I am not a very heavy sleeper, and the anxiety in my mind tended, no doubt, to make me even less so than usual. About two in the morning, then, I was awakened by some sound in the house. It had ceased ere I was wide awake, but it had left an impression behind it as though a window had gently closed somewhere. I lay listening with all my ears. Suddenly, to my horror, there was a distinct sound of footsteps moving softly in the next room. I slipped out of bed, all palpitating with fear, and peeped round the corner of my dressing-room door.

"'Arthur!' I screamed, 'you villain! you thief! How dare you touch that coronet?'

"The gas was half up, as I had left it, and my unhappy boy, dressed only in his shirt and trousers, was standing beside the light, holding the coronet in his hands. He appeared to be wrenching at it, or bending it with all his strength. At my cry he dropped it from his grasp and turned as pale as death. I snatched it up and examined it. One of the gold corners, with three of the beryls in it, was missing.

"'You blackguard!' I shouted, beside myself with rage. 'You have destroyed it! You have dishonoured me forever! Where are the jewels which you have stolen?'

"'Stolen!' he cried.

"'Yes, thief!' I roared, shaking him by the shoulder.

"'There are none missing. There cannot be any missing,' said he.

"'There are three missing. And you know where they are. Must I call you a liar as well as a thief? Did I not see you trying to tear off another piece?'

"'You have called me names enough,' said he, 'I will not stand it any longer. I shall not say another word about this business, since you have chosen to insult me. I will leave your house in the morning and make my own way in the world.'

"'You shall leave it in the hands of the police!' I cried half-mad with grief and rage. 'I shall have this matter probed to the bottom.'

"'You shall learn nothing from me,' said he with a passion such as I should not have thought was in his nature. 'If you choose to call the police, let the police find what they can.'

"By this time the whole house was astir, for I had raised my voice in my anger. Mary was the first to rush into my room, and, at the sight of the coronet and of Arthur's face, she read the whole story and, with a scream, fell down senseless on the ground. I sent the house-maid for the police and put the investigation into their hands at once. When the inspector and a constable entered the house, Arthur, who had stood sullenly with his arms folded, asked me whether it was my intention to charge him with theft. I answered that it had ceased to be a private matter, but had become a public one, since the ruined coronet was national property. I was determined that the law should have its way in everything.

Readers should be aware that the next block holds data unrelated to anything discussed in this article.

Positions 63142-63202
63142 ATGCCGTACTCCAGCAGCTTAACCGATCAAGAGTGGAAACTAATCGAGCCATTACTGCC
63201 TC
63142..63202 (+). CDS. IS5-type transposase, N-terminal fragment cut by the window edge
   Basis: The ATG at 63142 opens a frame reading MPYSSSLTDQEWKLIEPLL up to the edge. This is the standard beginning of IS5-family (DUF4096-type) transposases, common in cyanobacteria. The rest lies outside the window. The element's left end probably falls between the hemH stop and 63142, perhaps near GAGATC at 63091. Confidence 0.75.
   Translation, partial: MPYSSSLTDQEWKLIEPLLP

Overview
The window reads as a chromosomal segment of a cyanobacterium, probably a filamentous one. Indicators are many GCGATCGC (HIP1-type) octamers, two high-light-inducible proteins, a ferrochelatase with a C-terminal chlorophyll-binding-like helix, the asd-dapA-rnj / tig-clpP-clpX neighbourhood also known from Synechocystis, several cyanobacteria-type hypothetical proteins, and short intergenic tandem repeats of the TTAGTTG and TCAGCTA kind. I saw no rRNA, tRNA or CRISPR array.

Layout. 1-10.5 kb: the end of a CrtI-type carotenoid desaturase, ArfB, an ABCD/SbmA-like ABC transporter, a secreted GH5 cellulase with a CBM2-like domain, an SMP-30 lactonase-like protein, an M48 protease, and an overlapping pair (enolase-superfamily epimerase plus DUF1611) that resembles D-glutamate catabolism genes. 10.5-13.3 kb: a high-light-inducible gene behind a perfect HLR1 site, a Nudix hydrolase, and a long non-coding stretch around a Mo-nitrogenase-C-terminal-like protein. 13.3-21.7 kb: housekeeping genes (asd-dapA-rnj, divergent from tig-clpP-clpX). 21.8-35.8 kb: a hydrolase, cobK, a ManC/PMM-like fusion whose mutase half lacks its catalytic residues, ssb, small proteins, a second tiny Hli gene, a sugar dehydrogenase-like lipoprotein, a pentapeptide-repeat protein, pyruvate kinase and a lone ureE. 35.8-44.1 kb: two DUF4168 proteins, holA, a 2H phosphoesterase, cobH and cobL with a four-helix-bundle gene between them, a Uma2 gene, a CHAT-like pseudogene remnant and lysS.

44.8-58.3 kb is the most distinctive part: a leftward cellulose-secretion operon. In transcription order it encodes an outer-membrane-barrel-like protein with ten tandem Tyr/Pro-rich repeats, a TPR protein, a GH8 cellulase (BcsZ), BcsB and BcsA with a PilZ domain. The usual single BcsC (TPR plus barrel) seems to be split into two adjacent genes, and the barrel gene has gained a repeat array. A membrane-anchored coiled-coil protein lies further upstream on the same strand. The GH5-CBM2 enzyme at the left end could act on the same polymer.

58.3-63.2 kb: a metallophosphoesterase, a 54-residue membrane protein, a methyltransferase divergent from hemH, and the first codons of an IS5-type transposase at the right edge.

"'At least,' said he, 'you will not have me arrested at once. It would be to your advantage as well as mine if I might leave the house for five minutes.'

"'That you may get away, or perhaps that you may conceal what you have stolen,' said I. And then, realising the dreadful position in which I was placed, I implored him to remember that not only my honour but that of one who was far greater than I was at stake; and that he threatened to raise a scandal which would convulse the nation. He might avert it all if he would but tell me what he had done with the three missing stones.

"'You may as well face the matter,' said I; 'you have been caught in the act, and no confession could make your guilt more heinous. If you but make such reparation as is in your power, by telling us where the beryls are, all shall be forgiven and forgotten.'

"'Keep your forgiveness for those who ask for it,' he answered, turning away from me with a sneer. I saw that he was too hardened for any words of mine to influence him. There was but one way for it. I called in the inspector and gave him into custody. A search was made at once not only of his person but of his room and of every portion of the house where he could possibly have concealed the gems; but no trace of them could be found, nor would the wretched boy open his mouth for all our persuasions and our threats.

The Adventure of the Beryl Coronet Page 06

Sir Arthur Conan Doyle
Scottish Authors

Sherlock Holmes

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Sherlock Holmes
Classic Literature Library

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